As we experience life, we have probably all asked, “Why do bad things happen to good people?” While I have pondered this very question numerous times, I have also pondered this question: “why don’t good people respond well to bad things?” It’s impossible to determine the external experiences we face in our lives; however, we are able to determine how we respond to them. This is my response to the Moncton RCMP tragedy.
We often say, “the world is becoming a bad place!” However, we hardly ever wonder, “what’s wrong with my response to what’s happening in the world?” We often don’t assume blame, responsibility, or even offer love (in many cases) towards what we consider as “bad”. Instead, we tend to label ourselves as “the good people” and expect “the bad people” to be removed, judged, and/or imprisoned. From the beginning, there have been consequences for those who do bad things, with an equal responsibility to respond with love and grace.
The world isn’t becoming a bad place; from the beginning, bad has consumed the human race. Murder has been around since people started interacting with one another. Cain took his brother’s life because he was resentful of God’s response to his brother’s offering.[i] The response of humanity was anger, while God’s response was consequential mercy.[ii] While there were major consequences to Cain’s actions that were even “greater than [he] could bear,”[iii] God protected him out of mercy and love.
The world isn’t becoming a bad place; God included murder as a form of spiritual deface. When God gave Moses the ten commandments, he specifically included the command not to take someone’s life.[iv] The issue of murder is not a sign of the 21st century, it is a sign of humanity’s sin. To murder, however, means to disobey God’s command and to deface our spiritual journey. It results in consequence and forgivable under God’s grace.
The world isn’t becoming a bad place; humanity is becoming numb to God’s grace. One of the most notable stories of murder in scripture is found in the Gospels. Jesus was brought before Pilate and they were determining the outcome. As tradition, Pilate released a prisoner during the Passover feast. Pilate gave the crowd a choice: release Jesus or Barabbas (a rebel murderer who was a part of the rebellion against Roman authority[v]). The people asked to release Barabbas, and to crucify Jesus. When I step back and look that story from Barabbas’ point of view, I see Jesus not only showing mercy towards him, but taking his place and paying his consequences. Jesus hasn’t called us to pay for the wrongdoings of others (Jesus paid it for all of us); however, He does expect us to point others to His grace.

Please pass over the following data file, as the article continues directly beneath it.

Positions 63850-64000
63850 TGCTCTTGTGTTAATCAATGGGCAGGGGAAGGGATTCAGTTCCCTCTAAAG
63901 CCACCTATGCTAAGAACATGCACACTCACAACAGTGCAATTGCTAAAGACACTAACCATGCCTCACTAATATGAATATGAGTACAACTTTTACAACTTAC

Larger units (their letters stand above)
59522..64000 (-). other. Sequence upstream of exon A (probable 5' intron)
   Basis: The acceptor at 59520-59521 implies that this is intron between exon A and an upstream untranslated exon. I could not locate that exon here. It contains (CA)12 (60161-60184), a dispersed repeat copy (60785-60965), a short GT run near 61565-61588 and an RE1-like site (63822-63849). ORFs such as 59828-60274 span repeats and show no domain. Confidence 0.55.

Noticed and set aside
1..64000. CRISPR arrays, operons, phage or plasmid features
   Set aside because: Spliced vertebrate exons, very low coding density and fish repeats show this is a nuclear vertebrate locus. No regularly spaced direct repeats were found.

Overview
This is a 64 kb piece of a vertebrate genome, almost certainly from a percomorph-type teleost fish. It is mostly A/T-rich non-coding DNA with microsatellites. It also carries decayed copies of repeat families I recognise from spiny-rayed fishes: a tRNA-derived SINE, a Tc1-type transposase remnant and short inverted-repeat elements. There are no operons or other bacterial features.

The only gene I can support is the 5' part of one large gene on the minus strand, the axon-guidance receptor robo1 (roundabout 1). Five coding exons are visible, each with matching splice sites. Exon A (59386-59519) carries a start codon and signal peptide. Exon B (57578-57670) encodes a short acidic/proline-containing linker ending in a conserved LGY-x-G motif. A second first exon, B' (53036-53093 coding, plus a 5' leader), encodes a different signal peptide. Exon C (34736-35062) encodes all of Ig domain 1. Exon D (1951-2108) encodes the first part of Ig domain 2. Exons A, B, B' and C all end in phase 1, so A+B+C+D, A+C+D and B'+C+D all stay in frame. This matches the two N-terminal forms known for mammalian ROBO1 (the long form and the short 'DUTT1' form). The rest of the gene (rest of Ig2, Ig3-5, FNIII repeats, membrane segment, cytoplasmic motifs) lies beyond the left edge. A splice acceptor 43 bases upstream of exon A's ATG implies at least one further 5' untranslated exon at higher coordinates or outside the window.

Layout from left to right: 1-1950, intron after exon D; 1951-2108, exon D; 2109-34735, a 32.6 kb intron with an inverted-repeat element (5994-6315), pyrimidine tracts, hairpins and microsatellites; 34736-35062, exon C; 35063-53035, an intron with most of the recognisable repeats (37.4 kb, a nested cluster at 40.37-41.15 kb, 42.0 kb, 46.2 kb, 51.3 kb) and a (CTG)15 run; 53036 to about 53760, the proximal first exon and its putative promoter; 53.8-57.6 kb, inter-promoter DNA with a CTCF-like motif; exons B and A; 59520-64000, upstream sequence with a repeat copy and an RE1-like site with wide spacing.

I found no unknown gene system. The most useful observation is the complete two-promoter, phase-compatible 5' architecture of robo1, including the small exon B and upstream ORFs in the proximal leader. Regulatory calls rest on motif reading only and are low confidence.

My heart really goes out to our Canadian friends in Moncton this week; tragedy has struck a city by surprise. Elements of fear, terror, and the unknown, fill the streets as police are shot and murdered in the middle of the day. My prayers are with their families, friends and co-workers as their lives are forever changed by this unforeseen tragedy. I pray that God’s grace, mercy and love will overwhelm them; and through it all, this experience will somehow draw the community closer together.
My heart is also saddened as I think about how much help and love Justin Bourque needs. There are consequences that he faces, and so he should, but our response to his actions has the potential to silence his cause. The world isn’t getting worse, but our response could make it brighter.
Join with me, as I #PrayForMoncton …
…for the families, friends and co-workers of the RCMP victims; may God’s peace be with them as they grieve the loss of three heroes.
…for the residents of Moncton; may God’s peace and comfort fill every house as police continue to search.
…for the families and friends of Justin Bourque; may God grant them peace as they realize they are not to blame for Justin’s actions.
…for Justin Bourque himself, may God’s love overwhelm him to turn himself in and return peace to the city Moncton.